Discover more from Steady Beats | Matt Tillotson
[SB 190] The alcohol merry-go-round, Take on Me, and a correction
Hi, I’m Matt. Welcome to Steady Beats: a newsletter about building the middle-aged body and life you want in small and Steady Beats.
At Write of Passage, we’re one week out from the cohort launch (still time to join us if you’re interested). We’re ready to welcome hundreds of fired-up and ready-to-write students for a five-week experience that changes lives.
Round and round it goes.
For years, the prevailing wisdom said a little bit of drinking was good for you. This flawed line of thinking is laid out in detail in the otherwise-excellent book Younger Next Year.
But the pendulum swings.
Pooling results from a total of 107 studies including over 4.8 million participants, in a fully-adjusted model (controlling for all of the potential confounding variables discussed above), compared to never drinking, low-volume drinking, occasional drinking, and moderate drinking were not associated with an increased risk of all-cause mortality.
In other words, the risk of dying from all causes was similar for never-drinkers and people who drink between <1 drink per week and up to 3 drinks per day.
This doesn’t mean alcohol has health benefits. It simply means light drinking might not have negative impacts, or the negative effects were offset by other positive habits.
Not everyone is on the new bandwagon. Andrew Huberman still maintains anything over two drinks per week creates harm:
If you’re a non-scientist like me, trying to figure out if red wine with dinner is ok or not, it’s hard to discern correlation from causation and one study from another.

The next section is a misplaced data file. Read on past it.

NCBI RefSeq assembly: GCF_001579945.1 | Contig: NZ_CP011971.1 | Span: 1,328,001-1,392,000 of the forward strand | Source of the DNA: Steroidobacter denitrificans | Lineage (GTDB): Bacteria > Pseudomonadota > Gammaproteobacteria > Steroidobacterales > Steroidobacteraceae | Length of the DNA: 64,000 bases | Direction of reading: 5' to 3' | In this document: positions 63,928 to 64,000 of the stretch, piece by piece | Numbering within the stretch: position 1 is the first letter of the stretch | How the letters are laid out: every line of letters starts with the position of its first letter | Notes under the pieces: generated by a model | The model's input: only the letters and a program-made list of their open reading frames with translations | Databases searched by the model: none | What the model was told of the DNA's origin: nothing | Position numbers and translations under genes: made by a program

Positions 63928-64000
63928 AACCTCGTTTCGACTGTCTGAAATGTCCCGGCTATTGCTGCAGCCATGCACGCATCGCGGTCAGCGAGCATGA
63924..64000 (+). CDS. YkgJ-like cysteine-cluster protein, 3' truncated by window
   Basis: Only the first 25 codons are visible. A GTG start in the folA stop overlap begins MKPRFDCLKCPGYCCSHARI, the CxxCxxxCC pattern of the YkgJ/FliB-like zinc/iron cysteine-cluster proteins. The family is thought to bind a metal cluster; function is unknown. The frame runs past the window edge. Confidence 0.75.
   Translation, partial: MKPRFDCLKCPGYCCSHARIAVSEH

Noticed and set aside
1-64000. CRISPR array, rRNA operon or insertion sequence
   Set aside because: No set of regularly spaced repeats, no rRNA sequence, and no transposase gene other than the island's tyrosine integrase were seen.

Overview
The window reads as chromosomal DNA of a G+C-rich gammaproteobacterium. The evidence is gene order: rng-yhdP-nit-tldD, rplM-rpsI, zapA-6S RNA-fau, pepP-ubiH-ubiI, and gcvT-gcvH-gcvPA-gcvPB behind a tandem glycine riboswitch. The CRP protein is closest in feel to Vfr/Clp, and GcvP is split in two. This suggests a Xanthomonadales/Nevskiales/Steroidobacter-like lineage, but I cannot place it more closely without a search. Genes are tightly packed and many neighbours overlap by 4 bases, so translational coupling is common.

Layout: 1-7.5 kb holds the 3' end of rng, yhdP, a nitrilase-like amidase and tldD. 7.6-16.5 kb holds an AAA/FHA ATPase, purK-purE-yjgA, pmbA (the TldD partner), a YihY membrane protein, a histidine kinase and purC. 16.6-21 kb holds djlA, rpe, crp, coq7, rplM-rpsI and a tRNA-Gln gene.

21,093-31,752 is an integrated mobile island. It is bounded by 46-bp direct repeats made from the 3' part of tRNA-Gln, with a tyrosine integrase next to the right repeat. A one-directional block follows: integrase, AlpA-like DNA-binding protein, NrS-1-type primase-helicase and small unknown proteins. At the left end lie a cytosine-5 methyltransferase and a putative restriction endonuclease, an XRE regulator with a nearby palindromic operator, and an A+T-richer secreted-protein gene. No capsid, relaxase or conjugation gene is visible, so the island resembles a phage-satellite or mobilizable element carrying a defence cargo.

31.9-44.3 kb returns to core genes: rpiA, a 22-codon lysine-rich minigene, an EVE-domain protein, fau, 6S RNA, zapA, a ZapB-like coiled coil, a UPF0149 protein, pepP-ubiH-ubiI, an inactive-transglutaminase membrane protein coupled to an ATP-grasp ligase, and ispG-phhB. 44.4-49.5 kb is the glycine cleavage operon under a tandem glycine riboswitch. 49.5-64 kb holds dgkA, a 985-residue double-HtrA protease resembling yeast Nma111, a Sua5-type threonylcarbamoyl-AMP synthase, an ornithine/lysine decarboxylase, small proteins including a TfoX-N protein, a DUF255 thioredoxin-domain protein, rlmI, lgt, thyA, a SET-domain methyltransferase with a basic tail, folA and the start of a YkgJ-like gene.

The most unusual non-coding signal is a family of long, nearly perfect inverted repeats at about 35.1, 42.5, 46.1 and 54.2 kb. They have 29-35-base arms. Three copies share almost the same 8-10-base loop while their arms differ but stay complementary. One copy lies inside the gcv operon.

I’ve written in the past about my own reduction in my alcohol intake. More recently, I took most of January off from drinking. Unlike many who stop drinking and claim immediate benefits, I honestly noticed no short-term differences in energy, morning clarity, weight, or other health and well-being factors.
At the end of the day, the current thinking on alcohol seems to (mostly) say:
There are no health benefits to drinking. That was a fairy tale.
The optimal amount of alcohol remains zero.
Moderate drinking may not impact your health much, if at all. And if you’re doing other things right (diet, exercise, spiritual, and social practices) you can probably offset light consumption.
So, cheers. Or not.
“Take on Me” by a-Ha was an overnight smash sensation in 1985, and stands up today as one of the defining songs of the 80s.
Except it wasn’t an overnight sensation.
The Norwegian band created the song in fits and starts over the course of a decade. After years of tinkering, “Take on Me” was finally released in 1984.
The band retooled the song again, convinced Warner Brothers to re-record it, and the rest is 80s music history.
We read lots of stories about seminal works dashed out on the back of napkin, or written in a 15-minute fever of activity upon waking.
But sometimes making great art takes incredible grit and a belief far beyond what’s rational. a-Ha believed they had a hit on their hands, and refused to give up until it happened.
“Take on Me” spent 27 weeks on the Billboard Hot 100. It was buoyed by heavy video play on MTV with one of the most creative and visually interesting videos of the decade. Using a technique called rotoscoping, the video mixed pencil-sketch and live-action visuals that were mind-blowing in 1985.
The song’s lyrics may say “I’ll be gone in a day,” but the band spent a decade creating a pop culture staple that’s endured for 35 years.
Last week, I wrote about both rucking and the 1980s band The Scorpions. Yet not one time did I write “Ruck Me Like a Hurricane.”
Missed opportunity. I regret the error.
Thank you for reading.
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